Virginia Regulatory Town Hall
Department of Conservation and Recreation
Virginia Soil and Water Conservation Board
Stormwater Management Regulations AS 9 VAC 25-870 [4 VAC 50 ‑ 60]
Action Amend Parts I, II, and III of the Virginia Stormwater Management Program Permit Regulations to address water quality and quantity and local stormwater management program criteria.
Stage Proposed
Comment Period Ended on 8/21/2009
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8/20/09  3:17 pm
Commenter: John Jay Schwartz, MCR, RPA...Have Site Will Travel, Ltd.

Is Virginia Still Open for business or is it under Stormwater?????

Dear Virginia Soil and Water Conservation Board Members,


Virginia has just been selected as the best state for doing business by CNBC .


That award has an enormous positive impact on those of us in the real estate industry in the Commonwealth and its potential for creating and bringing new jobs and sorely needed tax revenues.  The high quality of life in the Commonwealth helps drive the engine of growth and we all respect the need to create and foster a healthy balance of environmental, human and economic sustainability.  The real estate community and the members of the various allied professional real estate organizations truly believes in best practices  in the areas of sustainability, urban re-development, and growth management to preserve the quality of life for our citizens.     


But the proposed amendments to the Virginia Stormwater Management Regulations could sink all these great efforts, excuse the phrase, “ right down the river.”    


More specifically, the proposed amendments to Virginia’s stormwater regulations conflict with a number of areas where commercial, residential, and industrial development professionals have made progress towards building more sustainable communities.  We believe the technical regulations as written, will actually discourage re-development within and around existing infrastructure and encourage sprawl.  A quick summary of some of the problems are as follows:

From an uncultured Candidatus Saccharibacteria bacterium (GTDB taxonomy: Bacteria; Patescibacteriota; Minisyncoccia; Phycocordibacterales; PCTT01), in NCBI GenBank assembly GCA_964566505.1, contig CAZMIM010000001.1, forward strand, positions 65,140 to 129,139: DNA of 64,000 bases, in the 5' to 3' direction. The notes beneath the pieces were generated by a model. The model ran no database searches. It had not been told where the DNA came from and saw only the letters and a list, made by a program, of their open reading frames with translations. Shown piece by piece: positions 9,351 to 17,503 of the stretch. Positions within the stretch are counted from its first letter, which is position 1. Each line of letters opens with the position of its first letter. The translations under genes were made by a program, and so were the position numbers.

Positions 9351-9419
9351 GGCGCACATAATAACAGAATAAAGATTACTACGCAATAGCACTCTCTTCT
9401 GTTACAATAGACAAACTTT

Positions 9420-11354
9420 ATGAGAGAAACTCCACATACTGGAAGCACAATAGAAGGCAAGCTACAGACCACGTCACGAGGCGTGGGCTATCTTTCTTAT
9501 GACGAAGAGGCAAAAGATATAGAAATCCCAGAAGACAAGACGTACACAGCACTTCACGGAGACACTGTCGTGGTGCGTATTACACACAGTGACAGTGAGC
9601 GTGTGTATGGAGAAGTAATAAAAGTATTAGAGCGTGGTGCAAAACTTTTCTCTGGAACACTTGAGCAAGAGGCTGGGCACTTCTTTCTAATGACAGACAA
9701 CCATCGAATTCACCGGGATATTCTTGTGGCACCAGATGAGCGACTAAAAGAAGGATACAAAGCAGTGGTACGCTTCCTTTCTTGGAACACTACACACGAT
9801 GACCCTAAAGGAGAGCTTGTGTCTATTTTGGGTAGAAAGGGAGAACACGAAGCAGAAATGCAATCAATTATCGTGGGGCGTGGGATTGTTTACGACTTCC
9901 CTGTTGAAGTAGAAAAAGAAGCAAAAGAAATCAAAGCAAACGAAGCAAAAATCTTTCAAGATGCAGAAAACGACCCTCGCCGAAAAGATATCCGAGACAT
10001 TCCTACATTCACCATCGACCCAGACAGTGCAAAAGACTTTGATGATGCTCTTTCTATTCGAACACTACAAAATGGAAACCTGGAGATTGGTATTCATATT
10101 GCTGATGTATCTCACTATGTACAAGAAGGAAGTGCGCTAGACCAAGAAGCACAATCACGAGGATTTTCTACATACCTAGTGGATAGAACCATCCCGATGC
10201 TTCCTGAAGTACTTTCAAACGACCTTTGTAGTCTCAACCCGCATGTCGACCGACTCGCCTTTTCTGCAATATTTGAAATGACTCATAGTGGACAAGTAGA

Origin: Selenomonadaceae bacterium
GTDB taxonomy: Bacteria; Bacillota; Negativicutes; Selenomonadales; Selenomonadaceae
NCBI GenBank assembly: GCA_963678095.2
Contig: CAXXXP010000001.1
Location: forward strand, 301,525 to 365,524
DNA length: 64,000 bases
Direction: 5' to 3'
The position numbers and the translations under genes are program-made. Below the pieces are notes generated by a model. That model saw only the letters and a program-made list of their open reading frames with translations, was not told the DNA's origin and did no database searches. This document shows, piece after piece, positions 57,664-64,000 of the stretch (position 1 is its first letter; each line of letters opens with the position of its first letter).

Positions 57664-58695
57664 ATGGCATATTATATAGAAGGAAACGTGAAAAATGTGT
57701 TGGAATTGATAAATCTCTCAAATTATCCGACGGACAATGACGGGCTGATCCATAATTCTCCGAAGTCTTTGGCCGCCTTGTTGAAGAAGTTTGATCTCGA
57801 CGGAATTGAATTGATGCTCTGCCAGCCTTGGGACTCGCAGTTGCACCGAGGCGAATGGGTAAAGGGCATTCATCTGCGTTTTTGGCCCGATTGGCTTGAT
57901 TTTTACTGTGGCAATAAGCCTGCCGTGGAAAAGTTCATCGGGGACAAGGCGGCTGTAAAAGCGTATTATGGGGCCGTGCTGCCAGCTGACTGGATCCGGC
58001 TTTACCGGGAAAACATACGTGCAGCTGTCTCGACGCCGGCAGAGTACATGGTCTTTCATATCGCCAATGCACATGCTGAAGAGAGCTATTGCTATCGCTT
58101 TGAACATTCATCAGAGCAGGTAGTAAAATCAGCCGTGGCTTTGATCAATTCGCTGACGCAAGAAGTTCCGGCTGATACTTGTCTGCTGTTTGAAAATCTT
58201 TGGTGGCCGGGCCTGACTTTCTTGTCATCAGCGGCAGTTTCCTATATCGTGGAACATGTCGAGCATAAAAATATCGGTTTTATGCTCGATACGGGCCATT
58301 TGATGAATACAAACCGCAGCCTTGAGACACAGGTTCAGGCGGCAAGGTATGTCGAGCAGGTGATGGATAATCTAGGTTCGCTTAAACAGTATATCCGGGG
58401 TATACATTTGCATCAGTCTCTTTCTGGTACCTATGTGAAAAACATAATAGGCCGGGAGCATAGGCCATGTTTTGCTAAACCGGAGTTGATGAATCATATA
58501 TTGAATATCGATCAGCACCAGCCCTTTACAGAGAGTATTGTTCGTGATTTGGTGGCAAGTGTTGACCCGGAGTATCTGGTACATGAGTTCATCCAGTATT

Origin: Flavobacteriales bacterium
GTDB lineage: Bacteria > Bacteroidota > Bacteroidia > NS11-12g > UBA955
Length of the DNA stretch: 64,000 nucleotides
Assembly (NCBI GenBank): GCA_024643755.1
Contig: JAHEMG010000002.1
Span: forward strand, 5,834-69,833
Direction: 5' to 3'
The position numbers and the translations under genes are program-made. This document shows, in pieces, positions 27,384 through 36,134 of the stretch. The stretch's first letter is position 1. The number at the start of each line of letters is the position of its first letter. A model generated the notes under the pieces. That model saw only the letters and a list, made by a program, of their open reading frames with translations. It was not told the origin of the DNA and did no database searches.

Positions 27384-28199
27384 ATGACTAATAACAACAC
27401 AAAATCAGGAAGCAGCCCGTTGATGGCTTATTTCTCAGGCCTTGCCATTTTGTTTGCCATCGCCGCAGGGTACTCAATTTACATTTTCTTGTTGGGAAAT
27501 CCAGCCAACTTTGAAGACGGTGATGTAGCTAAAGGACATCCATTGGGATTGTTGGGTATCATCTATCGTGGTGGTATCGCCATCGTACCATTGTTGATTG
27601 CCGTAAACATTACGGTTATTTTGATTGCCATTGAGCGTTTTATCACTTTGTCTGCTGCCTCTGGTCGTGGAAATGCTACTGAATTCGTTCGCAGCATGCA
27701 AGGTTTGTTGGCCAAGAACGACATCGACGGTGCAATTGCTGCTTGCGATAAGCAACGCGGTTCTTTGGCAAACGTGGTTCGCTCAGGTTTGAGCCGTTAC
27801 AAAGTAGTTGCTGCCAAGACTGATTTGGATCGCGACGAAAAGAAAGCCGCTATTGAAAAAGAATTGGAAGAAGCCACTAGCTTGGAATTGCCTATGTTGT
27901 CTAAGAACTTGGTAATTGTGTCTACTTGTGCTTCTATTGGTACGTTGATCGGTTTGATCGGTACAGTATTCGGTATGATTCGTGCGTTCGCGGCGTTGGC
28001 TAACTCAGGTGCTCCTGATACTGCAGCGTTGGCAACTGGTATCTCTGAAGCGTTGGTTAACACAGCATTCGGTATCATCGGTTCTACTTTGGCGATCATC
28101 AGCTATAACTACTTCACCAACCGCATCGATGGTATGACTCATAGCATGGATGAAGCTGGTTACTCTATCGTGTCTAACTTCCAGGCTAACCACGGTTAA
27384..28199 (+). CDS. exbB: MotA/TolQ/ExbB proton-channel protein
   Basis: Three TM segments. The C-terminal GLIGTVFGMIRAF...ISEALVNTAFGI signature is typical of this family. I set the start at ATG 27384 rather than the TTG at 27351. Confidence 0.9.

• The regulations call for a statewide phosphorus standard of 0.28 lb/ac/yr.  This is an across the board standard making it far more onerous to create any places of high density or imperviousness.
  • The regulations call for retention standards of 1” of runoff (90% of storms) versus the current 1/2” of runoff (75%), mandating more open wet and dry ponds that are counterproductive in creating walkable places.
  • The regulations allow the localities to NOT use some of the toolbox options recommended by the state, such as cisterns, green roofs, etc.  This is likely to happen because they don’t want to be directly responsible for the many thousands of BMPs that these regulations would require.
  • The regulations consider any conversion of woods to parks, ballfields, yards, and open spaces, to be “managed turf”.  These managed turf areas will be deemed to be between 20-25% impervious, requiring more BMPs just for them, thus making it more expensive to develop.
  • The regulations ignore that a majority of the phosphorus delivered to the Chesapeake Bay is from agricultural uses.  

My real estate business model puts me in contact with 100’s of potential corporate users and owners that I try to bring to the Commonwealth of Virginia.  This proposed regulation will cause serious damage to those marketing efforts and put Virginia at a disadvantage in attracting new businesses to relocate here or existing ones to expand.  It could actually cause existing businesses to leave the Commonwealth and we can ill afford to lose those companies, the jobs and the tax revenues.

For the sake of my business personally and the real estate industry overall I respectfully request that the proposed changes be rejected.  The Department needs to study the regulations with more practicing real estate professionals and community economic developers to help propose a more realistic standard(s) to preserve water quality in Virginia. 

Thank you for your consideration. 


John Jay Schwartz, MCR, RPA



"I bring no agenda or bias.  I just deliver Commercial Real Estate Results.

 If you have questions or concerns, we have solutions!"


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CNBC selects Virginia as the best state for doing business




CommentID: 9798